Along the way, I increased production and soon, I bought a savings box as business started picking up. Two schools and several individuals got interested. Demand for liquid soap was high and fortunately, I was the only one in my village selling it.

In January 2016, I went to Mpoma Royal College to look for market for my soap    and luckily enough, the administration appreciated and bought five 20-litre jerrycans at 35,000 each.

I also entered a deal to supply the school with liquid soap every month.

Venturing into pigs, chalk

With my soap business thriving, an idea popped up in my mind: to start a pig project. From a mini survey, I discovered that pork had some good market, so I started off with the sh352000 profit I had made.

I bought five piglets and maize brand  to begin with. From the money I made producing liquid soap, I bought two male pigs, which I sold six months down the road.

In  August 2016, I started producing chalk because of two reasons. One, my main market for liquid soap was schools, and so I thought that if I also supplied chalk to them, it would boost my income.

Two, the liquid soap market was being invaded by other producers, hence  lowering my sales.

Therefore, to diversity my business, I bought a chalk moulding machine, chalk powder, boxes and chalk colour.  But the chalk I produced did not have the sort of market I had envisaged it would have, perhaps partly because of quality and it was not well labeled.

I later used a loan to upgrade the chalk quality and branding.

And so with the right skills, he was able to get down to it

Currently, I supply seven schools with 10 20-litre jerrycans of liquid soap every term in addition to other occasional orders. I also supply to individuals. I also supply two cartons of chalk to two schools.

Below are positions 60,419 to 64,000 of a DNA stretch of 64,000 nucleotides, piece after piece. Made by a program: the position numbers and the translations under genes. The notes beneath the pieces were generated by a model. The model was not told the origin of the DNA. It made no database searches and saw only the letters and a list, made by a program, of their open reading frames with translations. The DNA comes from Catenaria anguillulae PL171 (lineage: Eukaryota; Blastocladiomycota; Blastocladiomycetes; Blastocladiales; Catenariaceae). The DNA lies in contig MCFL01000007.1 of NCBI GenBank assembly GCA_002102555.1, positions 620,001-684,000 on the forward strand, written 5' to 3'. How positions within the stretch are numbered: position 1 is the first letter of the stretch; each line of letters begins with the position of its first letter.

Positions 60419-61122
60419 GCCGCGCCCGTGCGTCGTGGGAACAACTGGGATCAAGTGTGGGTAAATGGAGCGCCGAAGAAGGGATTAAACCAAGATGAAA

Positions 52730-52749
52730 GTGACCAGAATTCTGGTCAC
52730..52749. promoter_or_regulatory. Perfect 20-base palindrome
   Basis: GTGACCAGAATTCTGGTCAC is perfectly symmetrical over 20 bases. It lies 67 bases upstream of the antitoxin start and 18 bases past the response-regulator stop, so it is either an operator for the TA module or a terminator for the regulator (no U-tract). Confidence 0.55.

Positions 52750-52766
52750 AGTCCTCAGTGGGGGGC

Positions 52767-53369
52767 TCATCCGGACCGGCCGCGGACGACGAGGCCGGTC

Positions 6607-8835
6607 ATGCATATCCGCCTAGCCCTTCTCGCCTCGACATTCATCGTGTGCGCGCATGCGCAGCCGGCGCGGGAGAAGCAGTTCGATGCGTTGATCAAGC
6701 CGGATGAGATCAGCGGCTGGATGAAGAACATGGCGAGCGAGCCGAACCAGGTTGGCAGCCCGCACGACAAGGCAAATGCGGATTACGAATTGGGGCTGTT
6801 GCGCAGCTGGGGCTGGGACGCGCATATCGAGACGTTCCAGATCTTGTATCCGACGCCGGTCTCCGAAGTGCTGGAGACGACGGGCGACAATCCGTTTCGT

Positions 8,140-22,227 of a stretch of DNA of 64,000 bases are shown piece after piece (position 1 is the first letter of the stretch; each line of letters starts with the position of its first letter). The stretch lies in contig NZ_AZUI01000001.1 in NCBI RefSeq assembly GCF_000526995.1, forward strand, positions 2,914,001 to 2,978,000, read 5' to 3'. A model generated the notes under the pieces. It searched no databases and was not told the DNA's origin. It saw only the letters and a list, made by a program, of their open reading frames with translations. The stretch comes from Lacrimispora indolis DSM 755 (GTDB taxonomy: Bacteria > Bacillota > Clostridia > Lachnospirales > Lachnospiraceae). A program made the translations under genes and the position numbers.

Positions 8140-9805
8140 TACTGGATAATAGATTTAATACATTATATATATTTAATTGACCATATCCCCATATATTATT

I pay my employees according to the sales they make. I deduct 10% from the total sum to buy chemicals and the balance, after paying salaries, is saved.

I market my products by giving out free samples and then contact them later for feedback.

I ensure that I produce the best liquid soap – thick enough to compete with other brands on the  market and deliver it on time.

From this business, I can take care of my personal needs. I also bought a milk cow  at sh1.3m, which I am rearing at home.

Mpoma Royal College invites me to train students in liquid soap making at a fee.

In April 2017, I enrolled for a certificate course in motor vehicle engineering at Mukono Institute of Vocational Studies.   


> There is stiff competition among liquid soap and chalk producers.

> Some customers undermine the quality of our products.

> There are fake chemicals on the market, which compromises the quality of the soap and chalk.

> Some clients delay to pay.

> The chalk moulding machine I have right now makes only 200 sticks of chalk at once yet one carton has 8,000.

Going forward

To begin with, I am planning to employ more youths in the business.

Although my company name was registered by Uganda Registration Services Bureau, I was advised to go to Uganda Revenue Authority get a TIN number so that I can get a registration certificate.

I hope to get an independent working place for my business because right now I am working from home.